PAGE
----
HUGS and kisses for family and friends are back on the “Covid approved” list today as the latest round of coronavirus restrictions are eased.
Under Prime Minister Boris Johnson's roadmap out of lockdown Brits can now sit indoors in a pub, overnight stays are permitted and so are cuddles.
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For over a year the country has had a strict no hugging, no kissing, no handshaking law between anyone outside of your household.
But despite the relaxation of rules Mr Johnson today urged people to continue to assess the risks when it comes to having close contact with loved ones.
In a tweet this morning he said: "Please be cautious about the risks to your loved ones, remember that close contact, such as hugging is a direct way of transmitting this disease."
Dr Hilary Jones also advised people as to how they could 'safely' hug one another.
In images demonstrating how to hug, Dr Hilary and his wife wear a mask and position their faces away from each others.
Scientists and medics have found mountains of evidence that show the power a hug can have on your health.
From reducing our risk of heart disease to improving our mood and motivation – the return of the hug will give the nation a much needed boost.
Here, Life Coach and Behaviour Change Expert for RWL Jeff Spires brings you the top health benefits of a good hug.
Hugging reduces loneliness
Jeff said that Hugging is proven to significantly reduce feelings of loneliness.
Researchers have found that hugs boost the release of hormone oxytocin.
This hormone plays a role in social bonding, reproduction, childbirth and helps us to feel connected and loved by others.
Oxytocin is released into the bloodstream as a hormone in response to love and it prevents us from feeling alone.
One simple hug is enough to rid us of stress for the rest of the day, Jeff explains.
Stress has a hugely negative impact on our health, putting us at greater risk of depression, anxiety, obesity and heart attacks.
Simply through the act of hugging, our brains are triggered to release chemicals that help us feel more safe and less threatened throughout the day.
If something stressful does come up, we don’t have such an aggressive fight-or-flight response to it, meaning our stress levels are much reduced overall.
Stops us arguing
Research found that receiving a hug is associated with reducing anger or our want for conflict with other people.
Having just one hug earlier in the day boosts our oxytocin (the love hormone) and reduces our stress levels so greatly that we are unlikely to rise to disagreements or conflict with others at any other point in the day.
Hugs boost our immune system
When we experience the release of negative hormones – like the release of cortisol when we are stressed, our immune system responds as if it is fighting an illness and actually makes us more susceptible to getting ill as a result.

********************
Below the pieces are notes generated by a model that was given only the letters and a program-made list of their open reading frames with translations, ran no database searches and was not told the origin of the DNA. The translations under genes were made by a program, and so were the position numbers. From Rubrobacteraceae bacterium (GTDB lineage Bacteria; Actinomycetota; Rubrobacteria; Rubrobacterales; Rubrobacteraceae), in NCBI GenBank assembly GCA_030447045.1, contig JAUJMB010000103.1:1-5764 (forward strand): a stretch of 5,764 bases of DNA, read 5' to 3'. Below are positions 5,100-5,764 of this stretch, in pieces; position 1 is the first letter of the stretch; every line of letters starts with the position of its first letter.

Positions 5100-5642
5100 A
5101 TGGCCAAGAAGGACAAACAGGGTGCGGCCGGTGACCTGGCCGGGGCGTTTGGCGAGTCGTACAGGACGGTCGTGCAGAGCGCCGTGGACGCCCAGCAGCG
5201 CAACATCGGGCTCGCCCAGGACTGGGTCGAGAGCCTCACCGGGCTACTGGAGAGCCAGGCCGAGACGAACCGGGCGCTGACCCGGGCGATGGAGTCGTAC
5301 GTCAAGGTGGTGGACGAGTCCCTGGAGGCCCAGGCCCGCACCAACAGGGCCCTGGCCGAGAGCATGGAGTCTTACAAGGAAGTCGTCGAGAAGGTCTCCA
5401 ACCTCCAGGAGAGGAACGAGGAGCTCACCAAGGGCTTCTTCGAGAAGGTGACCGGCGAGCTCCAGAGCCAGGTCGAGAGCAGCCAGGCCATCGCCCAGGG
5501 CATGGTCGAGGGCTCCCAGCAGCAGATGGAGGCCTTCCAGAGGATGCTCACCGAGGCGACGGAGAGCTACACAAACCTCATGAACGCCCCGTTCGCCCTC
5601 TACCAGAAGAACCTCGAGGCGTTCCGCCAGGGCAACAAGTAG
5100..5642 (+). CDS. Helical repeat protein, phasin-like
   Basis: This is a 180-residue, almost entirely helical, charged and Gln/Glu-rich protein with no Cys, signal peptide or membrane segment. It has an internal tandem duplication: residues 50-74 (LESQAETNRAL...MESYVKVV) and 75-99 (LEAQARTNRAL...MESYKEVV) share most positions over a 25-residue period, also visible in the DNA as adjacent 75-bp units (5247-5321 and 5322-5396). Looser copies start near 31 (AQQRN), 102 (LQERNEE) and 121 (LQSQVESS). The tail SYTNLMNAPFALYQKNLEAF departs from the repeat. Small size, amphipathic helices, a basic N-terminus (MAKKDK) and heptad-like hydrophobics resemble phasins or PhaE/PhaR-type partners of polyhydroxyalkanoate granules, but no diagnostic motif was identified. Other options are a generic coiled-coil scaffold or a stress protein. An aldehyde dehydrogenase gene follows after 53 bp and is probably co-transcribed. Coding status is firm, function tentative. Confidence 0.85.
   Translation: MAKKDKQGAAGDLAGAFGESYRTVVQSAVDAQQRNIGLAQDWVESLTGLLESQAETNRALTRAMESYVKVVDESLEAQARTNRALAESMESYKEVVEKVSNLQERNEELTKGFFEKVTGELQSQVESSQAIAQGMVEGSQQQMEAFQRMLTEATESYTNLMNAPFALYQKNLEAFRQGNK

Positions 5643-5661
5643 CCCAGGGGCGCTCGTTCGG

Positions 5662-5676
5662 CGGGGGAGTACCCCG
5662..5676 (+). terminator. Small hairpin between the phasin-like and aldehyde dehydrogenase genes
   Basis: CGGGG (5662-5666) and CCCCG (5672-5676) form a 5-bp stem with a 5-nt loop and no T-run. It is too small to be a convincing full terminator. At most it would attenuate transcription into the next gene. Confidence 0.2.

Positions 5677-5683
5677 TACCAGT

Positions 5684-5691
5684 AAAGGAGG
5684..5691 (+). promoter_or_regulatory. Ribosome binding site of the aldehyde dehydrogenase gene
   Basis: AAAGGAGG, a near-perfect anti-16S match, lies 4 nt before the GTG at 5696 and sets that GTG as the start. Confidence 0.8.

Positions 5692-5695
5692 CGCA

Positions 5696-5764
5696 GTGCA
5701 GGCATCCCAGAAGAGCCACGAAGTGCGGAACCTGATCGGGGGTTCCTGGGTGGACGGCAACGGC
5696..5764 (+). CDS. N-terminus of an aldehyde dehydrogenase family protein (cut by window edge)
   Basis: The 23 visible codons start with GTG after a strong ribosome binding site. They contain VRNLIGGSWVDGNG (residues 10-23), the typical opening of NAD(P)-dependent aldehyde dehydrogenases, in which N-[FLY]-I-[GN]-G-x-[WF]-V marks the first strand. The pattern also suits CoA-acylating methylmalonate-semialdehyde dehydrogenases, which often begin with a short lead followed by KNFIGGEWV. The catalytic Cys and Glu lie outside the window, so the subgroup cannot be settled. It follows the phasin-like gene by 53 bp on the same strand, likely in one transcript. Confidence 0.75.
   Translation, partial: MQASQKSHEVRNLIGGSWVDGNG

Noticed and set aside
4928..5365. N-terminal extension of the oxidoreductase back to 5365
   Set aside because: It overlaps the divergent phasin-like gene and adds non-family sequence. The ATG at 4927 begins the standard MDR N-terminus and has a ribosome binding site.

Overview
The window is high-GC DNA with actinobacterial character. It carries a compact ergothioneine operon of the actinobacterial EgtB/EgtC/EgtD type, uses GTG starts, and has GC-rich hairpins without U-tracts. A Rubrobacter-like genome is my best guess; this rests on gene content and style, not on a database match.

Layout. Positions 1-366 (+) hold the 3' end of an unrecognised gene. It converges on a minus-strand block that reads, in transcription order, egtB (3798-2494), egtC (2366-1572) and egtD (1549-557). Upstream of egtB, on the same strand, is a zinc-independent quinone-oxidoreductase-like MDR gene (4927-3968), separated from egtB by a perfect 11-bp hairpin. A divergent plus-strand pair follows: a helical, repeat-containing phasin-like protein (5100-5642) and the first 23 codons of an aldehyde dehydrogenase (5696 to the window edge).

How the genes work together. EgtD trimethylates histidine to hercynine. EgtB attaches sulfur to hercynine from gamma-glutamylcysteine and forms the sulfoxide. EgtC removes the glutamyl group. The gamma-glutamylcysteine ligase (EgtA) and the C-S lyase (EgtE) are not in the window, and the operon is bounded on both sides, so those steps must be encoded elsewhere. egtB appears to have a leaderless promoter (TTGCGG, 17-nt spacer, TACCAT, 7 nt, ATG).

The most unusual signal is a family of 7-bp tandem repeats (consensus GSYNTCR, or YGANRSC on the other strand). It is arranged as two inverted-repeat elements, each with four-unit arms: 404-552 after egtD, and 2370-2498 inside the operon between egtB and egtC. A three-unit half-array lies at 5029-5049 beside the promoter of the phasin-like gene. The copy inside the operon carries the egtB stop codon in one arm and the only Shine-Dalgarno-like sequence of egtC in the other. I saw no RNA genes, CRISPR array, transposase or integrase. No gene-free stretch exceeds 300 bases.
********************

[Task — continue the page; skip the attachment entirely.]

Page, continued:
Because hugs reduce stress and depression, our immune system is prevented from overreacting and instead our immune system becomes stronger.
A recent study found that people who were regulars hugged and felt socially supported also experienced less severe symptoms of sickness.
It is not talked about enough when it comes to weight loss, but researchers have long reported that rises in the stress hormone cortisol can lead to weight gain.
Every time you experience stress your adrenal glands release adrenaline and cortisol which results in glucose being released into your bloodstream.
This is done to give you energy to escape from a risky situation (this is known as the fight or flight response) – but in reality, modern day stress does not require this energy release at all.
Instead, stress impacts our ability to maintain a healthy weight – and can prevent us from losing weight because we quickly experience a drop in blood sugar immediately after – making us crave sugar and sweet things.
Alongside this, the release of cortisol also slows down your metabolism, making it more difficult to lose weight even if you are avoiding those sugary treats.
Hugs improve our heart health
Heart disease and high blood pressure are some of the biggest killers in the world.
A study by the University of North Carolina found that those who have regular hugs have a lower blood pressure and heart rate during stressful times, than those who don’t.
This significantly reduces the chance of heart attack later in life.
Reduce depression and anxiety
Depression and anxiety are linked with an over responsive fear response in the brain.
The over release of stress hormones and imbalance of oestrogen and testosterone alone with a lack of melatonin and dopamine are a recipe for low mood and anxiousness.
Put simply, research shows s that hugging can help to alleviate symptoms of anxiety and depression thanks to its ability to trigger the release of oxytocin (the bonding hormone), dopamine (the happy
hormone), and reduce the release of cortisol (the stress hormone).
For people battling depression and anxiety, isolation and loneliness is a big barrier to healing.
Further studies also show that hugging can help prevent these feelings of loneliness and help pave the way for recovery.
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